1.5 I begin my argument with an interpretation of the work of the cultural geographer Divya Praful Tolia-Kelly, who provides a very useful framework for thinking about the role that the affective register can play in disrupting culturally nationalist discourses of belonging by triggering imaginative connections with landscapes experienced at other times and in other places. Considering the significance of sensual, embodied engagements in practices of belonging to the English landscape, I elaborate a reading of the affective realm as a crucial terrain for both the reinforcement and contestation of cultural nationalism. Instead of simply rejecting exclusionary sentiments of nationalist belonging as illicit and unacceptable, I will indicate the possibility of alternative frameworks of belonging that feed off precisely the same affective resources that give nationalism life. Acknowledging the significance of the idea of nature in consolidating English national imaginaries, I will go on to argue that growing environmental concerns and investments provide opportunities to engage with the material landscape through divergent scales, rhythms and temporalities that can be productive of very different forms of landscape belonging.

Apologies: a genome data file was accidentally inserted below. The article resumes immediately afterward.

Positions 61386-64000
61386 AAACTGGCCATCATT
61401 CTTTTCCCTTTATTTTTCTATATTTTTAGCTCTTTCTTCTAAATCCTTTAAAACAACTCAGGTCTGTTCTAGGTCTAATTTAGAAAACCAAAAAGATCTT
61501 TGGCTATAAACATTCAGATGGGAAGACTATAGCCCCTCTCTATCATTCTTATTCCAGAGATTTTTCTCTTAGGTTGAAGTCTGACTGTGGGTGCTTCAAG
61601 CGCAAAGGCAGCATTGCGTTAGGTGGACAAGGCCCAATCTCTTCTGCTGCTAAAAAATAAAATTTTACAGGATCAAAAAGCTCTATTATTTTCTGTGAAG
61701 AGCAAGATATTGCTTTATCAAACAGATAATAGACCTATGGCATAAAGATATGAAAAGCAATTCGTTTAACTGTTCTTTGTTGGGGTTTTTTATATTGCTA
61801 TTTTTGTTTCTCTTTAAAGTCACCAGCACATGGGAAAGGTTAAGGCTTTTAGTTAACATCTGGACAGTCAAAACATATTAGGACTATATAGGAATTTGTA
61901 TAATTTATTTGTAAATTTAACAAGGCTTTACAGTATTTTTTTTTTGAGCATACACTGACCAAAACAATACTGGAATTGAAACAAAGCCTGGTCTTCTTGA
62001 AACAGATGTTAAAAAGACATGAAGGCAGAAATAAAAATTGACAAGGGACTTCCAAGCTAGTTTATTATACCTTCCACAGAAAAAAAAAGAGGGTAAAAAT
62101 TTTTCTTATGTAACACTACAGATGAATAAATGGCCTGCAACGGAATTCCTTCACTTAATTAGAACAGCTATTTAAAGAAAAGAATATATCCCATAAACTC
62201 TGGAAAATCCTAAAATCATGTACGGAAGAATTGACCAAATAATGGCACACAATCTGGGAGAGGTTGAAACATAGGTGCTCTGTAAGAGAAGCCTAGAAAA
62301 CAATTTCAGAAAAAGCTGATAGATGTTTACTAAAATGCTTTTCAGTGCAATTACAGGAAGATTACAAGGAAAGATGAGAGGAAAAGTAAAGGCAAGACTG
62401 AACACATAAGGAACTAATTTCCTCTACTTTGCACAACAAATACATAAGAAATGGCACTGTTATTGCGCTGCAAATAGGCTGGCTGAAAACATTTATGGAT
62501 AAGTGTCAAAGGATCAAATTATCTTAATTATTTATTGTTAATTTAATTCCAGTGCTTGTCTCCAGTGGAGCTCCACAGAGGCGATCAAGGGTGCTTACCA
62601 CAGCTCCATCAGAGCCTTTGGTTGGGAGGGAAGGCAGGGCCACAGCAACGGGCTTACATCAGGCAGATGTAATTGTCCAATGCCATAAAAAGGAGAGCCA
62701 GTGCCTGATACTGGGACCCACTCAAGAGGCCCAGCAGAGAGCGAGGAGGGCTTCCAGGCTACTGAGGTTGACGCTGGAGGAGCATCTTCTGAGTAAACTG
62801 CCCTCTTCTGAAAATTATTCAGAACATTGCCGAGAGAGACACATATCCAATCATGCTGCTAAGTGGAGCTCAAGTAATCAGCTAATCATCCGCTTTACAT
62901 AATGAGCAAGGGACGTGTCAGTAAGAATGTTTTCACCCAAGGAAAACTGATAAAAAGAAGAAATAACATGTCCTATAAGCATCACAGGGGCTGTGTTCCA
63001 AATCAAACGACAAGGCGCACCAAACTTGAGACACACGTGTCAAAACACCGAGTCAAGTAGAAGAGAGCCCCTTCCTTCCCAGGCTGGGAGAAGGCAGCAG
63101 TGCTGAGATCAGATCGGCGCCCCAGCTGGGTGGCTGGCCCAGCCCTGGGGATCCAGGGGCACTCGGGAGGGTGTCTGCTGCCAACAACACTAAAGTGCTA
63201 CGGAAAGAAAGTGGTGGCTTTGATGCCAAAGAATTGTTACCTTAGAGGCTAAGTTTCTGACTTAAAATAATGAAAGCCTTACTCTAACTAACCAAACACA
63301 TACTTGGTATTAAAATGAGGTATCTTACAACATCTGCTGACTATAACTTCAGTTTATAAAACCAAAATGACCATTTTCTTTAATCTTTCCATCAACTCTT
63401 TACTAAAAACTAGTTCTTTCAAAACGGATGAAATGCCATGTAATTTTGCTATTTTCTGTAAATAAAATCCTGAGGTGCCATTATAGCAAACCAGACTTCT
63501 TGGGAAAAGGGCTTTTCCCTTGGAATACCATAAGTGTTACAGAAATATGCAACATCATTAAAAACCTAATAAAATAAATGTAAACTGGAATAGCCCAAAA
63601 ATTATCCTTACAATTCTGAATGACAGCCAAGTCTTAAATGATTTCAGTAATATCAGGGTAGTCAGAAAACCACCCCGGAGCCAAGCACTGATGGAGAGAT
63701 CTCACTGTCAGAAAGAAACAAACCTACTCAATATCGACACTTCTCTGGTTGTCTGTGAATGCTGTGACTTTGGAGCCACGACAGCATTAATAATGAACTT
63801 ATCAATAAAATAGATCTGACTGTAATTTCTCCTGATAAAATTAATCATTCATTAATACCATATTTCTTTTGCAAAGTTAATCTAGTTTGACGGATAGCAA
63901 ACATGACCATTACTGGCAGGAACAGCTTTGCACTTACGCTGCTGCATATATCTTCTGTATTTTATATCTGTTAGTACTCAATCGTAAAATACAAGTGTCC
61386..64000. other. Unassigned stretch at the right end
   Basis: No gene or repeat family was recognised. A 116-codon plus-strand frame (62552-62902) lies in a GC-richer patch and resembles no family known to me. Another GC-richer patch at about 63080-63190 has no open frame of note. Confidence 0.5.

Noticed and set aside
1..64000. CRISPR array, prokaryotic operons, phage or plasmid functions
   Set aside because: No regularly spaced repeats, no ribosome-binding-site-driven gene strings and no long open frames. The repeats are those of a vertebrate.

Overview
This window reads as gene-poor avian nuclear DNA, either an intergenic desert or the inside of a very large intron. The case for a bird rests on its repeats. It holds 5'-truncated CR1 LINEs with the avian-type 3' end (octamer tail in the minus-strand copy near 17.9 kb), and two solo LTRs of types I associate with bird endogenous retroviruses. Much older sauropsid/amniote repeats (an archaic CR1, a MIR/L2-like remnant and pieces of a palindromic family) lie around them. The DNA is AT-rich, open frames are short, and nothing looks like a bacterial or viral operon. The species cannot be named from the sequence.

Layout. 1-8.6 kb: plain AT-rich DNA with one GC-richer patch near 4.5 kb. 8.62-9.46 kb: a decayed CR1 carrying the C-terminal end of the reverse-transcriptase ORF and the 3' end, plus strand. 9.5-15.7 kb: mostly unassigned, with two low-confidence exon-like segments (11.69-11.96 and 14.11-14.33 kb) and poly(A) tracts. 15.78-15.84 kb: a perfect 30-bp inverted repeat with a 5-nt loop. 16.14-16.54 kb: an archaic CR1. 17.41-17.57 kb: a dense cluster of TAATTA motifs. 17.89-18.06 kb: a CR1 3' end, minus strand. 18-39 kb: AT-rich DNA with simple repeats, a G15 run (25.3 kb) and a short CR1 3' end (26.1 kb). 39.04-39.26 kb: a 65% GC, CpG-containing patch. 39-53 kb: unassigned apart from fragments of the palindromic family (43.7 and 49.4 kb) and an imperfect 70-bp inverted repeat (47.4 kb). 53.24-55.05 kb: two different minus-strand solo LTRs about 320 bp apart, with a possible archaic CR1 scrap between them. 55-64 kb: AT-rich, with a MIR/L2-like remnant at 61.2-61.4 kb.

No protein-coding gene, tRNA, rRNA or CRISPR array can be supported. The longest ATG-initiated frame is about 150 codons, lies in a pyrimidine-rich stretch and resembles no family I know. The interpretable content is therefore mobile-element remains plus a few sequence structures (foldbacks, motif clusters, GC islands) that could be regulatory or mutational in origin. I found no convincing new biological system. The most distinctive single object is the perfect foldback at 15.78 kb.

Race and the English landscape